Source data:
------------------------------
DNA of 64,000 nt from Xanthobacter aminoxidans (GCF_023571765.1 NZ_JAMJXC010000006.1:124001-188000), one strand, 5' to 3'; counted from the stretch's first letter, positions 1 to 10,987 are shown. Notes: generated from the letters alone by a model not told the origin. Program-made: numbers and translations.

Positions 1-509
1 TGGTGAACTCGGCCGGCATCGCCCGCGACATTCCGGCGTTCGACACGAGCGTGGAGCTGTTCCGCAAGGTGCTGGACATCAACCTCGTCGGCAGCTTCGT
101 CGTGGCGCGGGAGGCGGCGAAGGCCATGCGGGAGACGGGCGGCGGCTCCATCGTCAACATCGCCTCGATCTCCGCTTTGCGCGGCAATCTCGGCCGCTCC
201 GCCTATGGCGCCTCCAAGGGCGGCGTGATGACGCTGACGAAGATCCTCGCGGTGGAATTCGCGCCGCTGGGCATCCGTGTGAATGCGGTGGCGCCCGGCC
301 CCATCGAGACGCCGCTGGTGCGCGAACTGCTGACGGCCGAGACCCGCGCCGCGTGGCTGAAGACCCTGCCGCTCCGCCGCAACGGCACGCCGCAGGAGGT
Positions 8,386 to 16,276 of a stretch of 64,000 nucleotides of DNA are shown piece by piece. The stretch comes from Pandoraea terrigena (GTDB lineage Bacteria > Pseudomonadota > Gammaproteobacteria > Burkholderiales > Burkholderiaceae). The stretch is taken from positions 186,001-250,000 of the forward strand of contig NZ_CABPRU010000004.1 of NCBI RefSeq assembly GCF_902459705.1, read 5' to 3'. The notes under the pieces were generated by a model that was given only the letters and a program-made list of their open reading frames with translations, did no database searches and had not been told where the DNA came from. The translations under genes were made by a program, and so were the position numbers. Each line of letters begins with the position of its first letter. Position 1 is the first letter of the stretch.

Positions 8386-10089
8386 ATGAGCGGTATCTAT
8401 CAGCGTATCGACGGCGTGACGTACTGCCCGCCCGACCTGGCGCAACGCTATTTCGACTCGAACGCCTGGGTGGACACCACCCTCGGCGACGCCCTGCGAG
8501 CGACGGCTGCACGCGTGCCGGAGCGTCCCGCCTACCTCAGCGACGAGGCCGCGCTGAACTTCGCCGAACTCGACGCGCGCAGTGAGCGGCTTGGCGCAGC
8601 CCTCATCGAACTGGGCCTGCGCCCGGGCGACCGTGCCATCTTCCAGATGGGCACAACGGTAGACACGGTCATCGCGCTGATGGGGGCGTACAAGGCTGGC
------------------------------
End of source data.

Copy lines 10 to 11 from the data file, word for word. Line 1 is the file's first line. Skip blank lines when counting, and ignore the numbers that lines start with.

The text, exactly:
8401 CAGCGTATCGACGGCGTGACGTACTGCCCGCCCGACCTGGCGCAACGCTATTTCGACTCGAACGCCTGGGTGGACACCACCCTCGGCGACGCCCTGCGAG
8501 CGACGGCTGCACGCGTGCCGGAGCGTCCCGCCTACCTCAGCGACGAGGCCGCGCTGAACTTCGCCGAACTCGACGCGCGCAGTGAGCGGCTTGGCGCAGC